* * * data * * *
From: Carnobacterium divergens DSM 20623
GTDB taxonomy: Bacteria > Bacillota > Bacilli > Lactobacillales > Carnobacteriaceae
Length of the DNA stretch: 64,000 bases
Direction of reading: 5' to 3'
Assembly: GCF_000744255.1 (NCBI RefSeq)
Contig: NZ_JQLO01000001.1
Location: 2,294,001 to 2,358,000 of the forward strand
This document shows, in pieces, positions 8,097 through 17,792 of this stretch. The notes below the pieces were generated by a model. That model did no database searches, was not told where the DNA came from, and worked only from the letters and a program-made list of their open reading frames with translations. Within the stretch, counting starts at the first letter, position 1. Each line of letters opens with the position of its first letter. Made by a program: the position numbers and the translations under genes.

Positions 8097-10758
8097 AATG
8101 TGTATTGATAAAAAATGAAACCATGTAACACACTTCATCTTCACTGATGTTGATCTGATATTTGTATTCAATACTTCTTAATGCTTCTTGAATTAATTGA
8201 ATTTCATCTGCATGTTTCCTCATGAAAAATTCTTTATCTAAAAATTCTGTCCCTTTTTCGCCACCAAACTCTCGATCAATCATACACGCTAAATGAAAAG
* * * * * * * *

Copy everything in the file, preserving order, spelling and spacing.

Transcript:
From: Carnobacterium divergens DSM 20623
GTDB taxonomy: Bacteria > Bacillota > Bacilli > Lactobacillales > Carnobacteriaceae
Length of the DNA stretch: 64,000 bases
Direction of reading: 5' to 3'
Assembly: GCF_000744255.1 (NCBI RefSeq)
Contig: NZ_JQLO01000001.1
Location: 2,294,001 to 2,358,000 of the forward strand
This document shows, in pieces, positions 8,097 through 17,792 of this stretch. The notes below the pieces were generated by a model. That model did no database searches, was not told where the DNA came from, and worked only from the letters and a program-made list of their open reading frames with translations. Within the stretch, counting starts at the first letter, position 1. Each line of letters opens with the position of its first letter. Made by a program: the position numbers and the translations under genes.

Positions 8097-10758
8097 AATG
8101 TGTATTGATAAAAAATGAAACCATGTAACACACTTCATCTTCACTGATGTTGATCTGATATTTGTATTCAATACTTCTTAATGCTTCTTGAATTAATTGA
8201 ATTTCATCTGCATGTTTCCTCATGAAAAATTCTTTATCTAAAAATTCTGTCCCTTTTTCGCCACCAAACTCTCGATCAATCATACACGCTAAATGAAAAG